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Human Resource-Related Policies That Conflict With a Just Culture


May 31, 2016

As healthcare organizations move toward a Just Culture, one of the areas potentially overlooked is the organization’s human resource-related policies and procedures. Because these policies and procedures typically describe staff expectations, individual accountability, and disciplinary processes, they must be reviewed and often revised to ensure alignment with the tenets of a Just Culture. Otherwise, the journey will be long and unsuccessful if the policies are in conflict with it. 

In a Just Culture, human resource-related policies and procedures regarding safety should hold all individuals equally accountable for the quality of their behavioral choices and should not focus on errors (which are not a behavioral choice) except for the expectation to report them. The policies and procedures should reflect a tone that is proactive toward risk identification rather than reactive to errors and adverse outcomes. They should define human error as inadvertent, with a response of consoling individuals and conducting an investigation to determine how to redesign systems to prevent the errors or detect them before reaching the patient.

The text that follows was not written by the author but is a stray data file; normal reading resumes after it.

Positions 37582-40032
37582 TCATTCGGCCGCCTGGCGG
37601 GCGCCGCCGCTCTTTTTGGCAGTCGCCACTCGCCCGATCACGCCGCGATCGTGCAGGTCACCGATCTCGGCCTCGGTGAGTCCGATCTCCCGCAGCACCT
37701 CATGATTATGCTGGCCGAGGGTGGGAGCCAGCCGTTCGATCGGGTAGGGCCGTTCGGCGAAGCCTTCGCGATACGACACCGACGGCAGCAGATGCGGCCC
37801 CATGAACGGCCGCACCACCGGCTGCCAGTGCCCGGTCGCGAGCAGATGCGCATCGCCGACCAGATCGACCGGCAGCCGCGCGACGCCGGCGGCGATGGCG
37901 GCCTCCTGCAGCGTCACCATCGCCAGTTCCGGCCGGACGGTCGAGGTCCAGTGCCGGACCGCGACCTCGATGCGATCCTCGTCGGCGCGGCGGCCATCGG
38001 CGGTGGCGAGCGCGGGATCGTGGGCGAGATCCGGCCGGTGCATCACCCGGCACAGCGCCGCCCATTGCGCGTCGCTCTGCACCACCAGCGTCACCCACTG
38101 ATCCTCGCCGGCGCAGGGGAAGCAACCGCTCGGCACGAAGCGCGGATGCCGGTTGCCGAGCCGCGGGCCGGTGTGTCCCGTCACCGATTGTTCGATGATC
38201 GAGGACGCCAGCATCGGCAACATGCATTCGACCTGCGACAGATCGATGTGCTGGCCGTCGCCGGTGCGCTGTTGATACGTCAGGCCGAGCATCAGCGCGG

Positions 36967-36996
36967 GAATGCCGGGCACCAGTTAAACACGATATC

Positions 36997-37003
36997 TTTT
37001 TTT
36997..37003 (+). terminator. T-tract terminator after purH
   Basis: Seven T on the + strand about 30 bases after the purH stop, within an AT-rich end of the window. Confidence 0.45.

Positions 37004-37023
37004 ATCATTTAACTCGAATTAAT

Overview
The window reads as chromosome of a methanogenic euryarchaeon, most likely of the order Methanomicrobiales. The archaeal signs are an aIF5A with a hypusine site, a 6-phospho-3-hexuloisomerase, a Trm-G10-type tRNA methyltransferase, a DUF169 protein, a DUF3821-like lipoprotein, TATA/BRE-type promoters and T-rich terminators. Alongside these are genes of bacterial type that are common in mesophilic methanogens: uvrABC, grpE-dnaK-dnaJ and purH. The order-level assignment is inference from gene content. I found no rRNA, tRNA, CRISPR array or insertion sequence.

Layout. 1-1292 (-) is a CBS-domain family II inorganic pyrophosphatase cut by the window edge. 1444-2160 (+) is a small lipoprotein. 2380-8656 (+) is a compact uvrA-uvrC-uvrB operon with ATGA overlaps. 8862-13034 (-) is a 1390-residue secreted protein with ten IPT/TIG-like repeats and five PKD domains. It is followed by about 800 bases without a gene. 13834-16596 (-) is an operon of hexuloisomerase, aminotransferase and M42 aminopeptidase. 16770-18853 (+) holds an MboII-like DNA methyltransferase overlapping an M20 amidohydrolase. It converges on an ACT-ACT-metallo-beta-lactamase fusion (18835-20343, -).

Policies and procedures should describe how to investigate a procedural violation to determine its causes and scope, and how to coach staff who have engaged in at-risk behaviors under the mistaken, but good faith, belief that the risks were insignificant or justified. For outcome-based duties related to a business code of conduct, such as arriving to work on time and wearing identification badges, policies should be clear about expectations and the actions that will be taken when they are not met.

When describing reckless behavior (actions involving a conscious disregard of what an individual knows is a substantial and unjustifiable risk), remove any reference to “negligent” or “criminal” conduct as the basis for disciplinary action. Regrettably, mere human error can result in legal action (criminal negligence), but human error is never reckless behavior. Also ensure that event reporting and investigation policies and procedures support the tenets of a Just Culture.    

Does your organization claim to have a Just Culture? Do you think your hospitals follows the principals of a Just Culture?

 

Matthew Grissinger, RPh, FISMP, FASCP, is the Director of Error Reporting Programs at the Institute for Safe Medication Practices.

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